5 August 2020 by James Langley

Microsoft commits to zero waste by 2030

Software and tech giant Microsoft has announced a commitment to zero waste from its direct operations, products and packaging by 2030 as part of the company’s sustainability strategy. And, employees’ own waste outputs will also be targeted.

The tech giant additionally outlined yesterday (5 August) how it was to implement ‘Microsoft Circular Centers’ at its datacentres, eliminate single use plastics in packaging by 2025 and “transform its waste accounting” by digitising its data, a $30 million investment via the company’s Climate Innovation Fund.

Microsoft’s corporate headquarters are located in Redmond, Washington (picture: Shutterstock)

Brad Smith, the company’s president, said: “Our zero-waste goal is the third sprint in Microsoft’s broad environmental sustainability initiative launched earlier this year focusing on carbon, water, ecosystems and waste.

“We are setting ambitious goals for each and empowering our customers with the technology and our learnings to do the same.

“To address our own waste creation, Microsoft will reduce nearly as much waste as we generate while reusing, repurposing or recycling our solid, compost, electronics, construction and demolition, and hazardous wastes.

“We’ll do this by building first-of-their-kind Microsoft Circular Centers to reuse and repurpose servers and hardware in our datacenters.

“We’ll also eliminate single-use plastics in our packaging and use technology to improve our waste accounting. We will make new investments in Closed Loop Partners’ funds. And finally, we’ll enlist our own employees to reduce their own waste footprints.”

Zero waste

Microsoft says that by 2030 it will divert at least 90% of the solid waste headed to landfills and incineration from its campuses and datacentres.

Brad Smith has been Microsoft’s president since 2015 (picture: Shutterstock)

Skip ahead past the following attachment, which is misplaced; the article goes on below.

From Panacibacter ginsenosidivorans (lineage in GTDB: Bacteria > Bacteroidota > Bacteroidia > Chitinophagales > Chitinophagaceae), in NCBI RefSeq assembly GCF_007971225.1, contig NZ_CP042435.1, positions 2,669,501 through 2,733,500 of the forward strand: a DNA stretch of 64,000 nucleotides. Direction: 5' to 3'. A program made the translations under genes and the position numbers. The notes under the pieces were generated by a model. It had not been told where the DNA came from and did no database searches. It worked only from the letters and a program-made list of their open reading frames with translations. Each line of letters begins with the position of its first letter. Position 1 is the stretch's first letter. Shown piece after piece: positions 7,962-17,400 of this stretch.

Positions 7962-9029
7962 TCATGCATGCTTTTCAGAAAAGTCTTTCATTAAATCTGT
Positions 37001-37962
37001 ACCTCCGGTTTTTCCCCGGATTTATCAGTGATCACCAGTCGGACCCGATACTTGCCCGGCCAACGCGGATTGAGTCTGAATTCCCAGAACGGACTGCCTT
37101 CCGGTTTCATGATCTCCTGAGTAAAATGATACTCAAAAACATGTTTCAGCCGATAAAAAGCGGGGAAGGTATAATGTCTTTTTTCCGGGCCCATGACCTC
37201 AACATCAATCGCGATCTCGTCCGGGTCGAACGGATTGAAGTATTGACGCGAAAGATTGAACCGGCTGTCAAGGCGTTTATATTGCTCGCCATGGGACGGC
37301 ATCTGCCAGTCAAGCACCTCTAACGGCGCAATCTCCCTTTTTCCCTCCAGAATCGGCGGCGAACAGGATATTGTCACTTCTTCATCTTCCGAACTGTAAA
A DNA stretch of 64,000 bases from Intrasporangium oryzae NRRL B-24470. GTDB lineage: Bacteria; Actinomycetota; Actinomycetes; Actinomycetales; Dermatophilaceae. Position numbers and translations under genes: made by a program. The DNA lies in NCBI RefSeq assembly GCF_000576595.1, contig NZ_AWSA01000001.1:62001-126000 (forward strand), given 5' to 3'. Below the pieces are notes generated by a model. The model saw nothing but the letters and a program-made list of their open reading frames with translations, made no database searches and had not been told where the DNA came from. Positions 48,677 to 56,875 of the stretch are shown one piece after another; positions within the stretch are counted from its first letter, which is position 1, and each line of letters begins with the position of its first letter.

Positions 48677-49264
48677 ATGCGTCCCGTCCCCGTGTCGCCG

It has committed to manufacturing 100% recyclable Surface devices, a series of touchscreen-based personal computers and interactive whiteboards designed and developed by the company.

Microsoft says it will use 100% recyclable packaging in OECD countries and achieve, at a minimum, 75% diversion of construction and demolition waste for all projects.

And, the company says it is to invest $30 million in investment firm Closed Loop Partners’ funds to help accelerate the infrastructure, innovation and business models for supply chain digitisation, e-waste collection, food waste reduction, and recycling industry products.

To show employees the impact of their actions and how much waste they generate, Microsoft says it is developing an internal Power BI waste data dashboard. The dashboard will display the average waste generated per employee and can be used to test effectiveness of waste reduction campaigns, implementation of waste prevention initiatives and more.

Circular Centers

To reduce waste, Microsoft plans to repurpose and recycle its servers through ‘Microsoft Circular Centers’, which it says will be located first on new major datacentre campuses or regions and eventually added to existing ones.

Using machine learning, Microsoft says it will process servers and hardware decommissioned onsite. It says it will sort the pieces that can be reused and repurposed by the company and its customers or sold.

Microsoft says it expects its Circular Centers to increase the reuse of its servers and components by up to 90% by 2025.


Microsoft says it is investing to digitise waste data across the company to identify opportunities to improve waste data collection.

This digital solutions for its operations will include technology to track and report on dashboard waste, Power BI platforms for e-waste chain-of-custody and improving Power Apps which help Microsoft capture real-time waste data, the company says.


To post your comment, please login or signup.

Login Sign up